For modern romantic comedies, the best ones probably rely on Julia Roberts, Hugh Grant, Sandra Bullock, or Meg Ryan. When Harry Met Sally… (1989) is one of the great ones (it definitely does not deserve an ‘R’ rating based on the more recent ratings system). Remember “I’ll have what she’s having?” Meg Ryan and Billy Crystal fit perfectly in their roles. Good stuff, indeed. The script is a classic from the late, great Nora Ephron on friendship and courtship.

An honor roll of other American comedies must include most anything by James L. Brooks, including Broadcast News (1987), with Holly Hunter, Albert Brooks, and William Hurt, set in the hectic, competitive world of TV journalism; and  As Good As It Gets (1997), with Oscar wins for Jack Nicholson (his third) and Helen Hunt, involving a cranky romance novelist with obsessive-compulsive disorder and a good-hearted, overwrought waitress.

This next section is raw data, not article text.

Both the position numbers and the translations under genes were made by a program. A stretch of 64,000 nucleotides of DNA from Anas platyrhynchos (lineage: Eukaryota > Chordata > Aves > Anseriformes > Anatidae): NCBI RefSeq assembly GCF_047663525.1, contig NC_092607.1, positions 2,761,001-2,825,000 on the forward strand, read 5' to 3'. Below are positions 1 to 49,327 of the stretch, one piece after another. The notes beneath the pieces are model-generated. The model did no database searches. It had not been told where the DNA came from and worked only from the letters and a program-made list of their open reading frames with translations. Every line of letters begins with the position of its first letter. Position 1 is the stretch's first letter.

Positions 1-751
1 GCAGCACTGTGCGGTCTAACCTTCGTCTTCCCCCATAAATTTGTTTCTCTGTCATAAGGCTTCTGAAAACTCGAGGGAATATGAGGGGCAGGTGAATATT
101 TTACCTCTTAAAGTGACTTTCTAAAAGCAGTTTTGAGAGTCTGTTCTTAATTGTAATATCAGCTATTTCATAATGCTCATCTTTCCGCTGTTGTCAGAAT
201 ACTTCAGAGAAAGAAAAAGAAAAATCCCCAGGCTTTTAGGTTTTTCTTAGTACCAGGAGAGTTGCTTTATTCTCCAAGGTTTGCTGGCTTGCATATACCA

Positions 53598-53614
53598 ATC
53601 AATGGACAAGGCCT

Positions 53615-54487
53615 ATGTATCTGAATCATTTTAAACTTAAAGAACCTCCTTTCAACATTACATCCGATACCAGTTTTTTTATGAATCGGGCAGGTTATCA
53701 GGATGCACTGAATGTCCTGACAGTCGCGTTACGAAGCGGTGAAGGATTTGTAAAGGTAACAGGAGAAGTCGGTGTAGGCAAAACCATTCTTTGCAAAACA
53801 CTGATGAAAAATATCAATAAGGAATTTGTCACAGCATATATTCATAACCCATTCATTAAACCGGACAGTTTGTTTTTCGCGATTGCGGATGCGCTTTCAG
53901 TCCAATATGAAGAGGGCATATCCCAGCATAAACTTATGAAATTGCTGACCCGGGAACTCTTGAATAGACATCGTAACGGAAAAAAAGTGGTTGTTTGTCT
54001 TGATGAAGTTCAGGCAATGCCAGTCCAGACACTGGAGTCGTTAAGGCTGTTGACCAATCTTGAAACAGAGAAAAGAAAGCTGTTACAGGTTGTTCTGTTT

Little Miss Sunshine (2006), features the offbeat, endearing adventures of a stressed family on a road trip in a troublesome VW van. Oscar nominations for Best Picture, Best Original Screenplay (a win for Michael Arndt), and acting nods for Abigail Breslin, and Alan Arkin (he won).

Sideways (2004), director Alexander Payne delivers a comedic masterpiece about two men in mid-life crisis mode who take a road trip to California wine country. Witty, intelligent, off-beat, and touching, this my favorite flick from this writer-director, a fellow Nebraskan, who won an Oscar for the screenplay along with his co-writer, Jim Taylor.

The Devil Wears Prada (2006), gives us some nobody named Meryl Streep (a three-time Oscar winner), Anne Hathaway, and introduces us to the talented Emily Blunt. A snappy script takes us into the high-stress world of a New York fashion magazine, its imperious editor, and the minions she controls.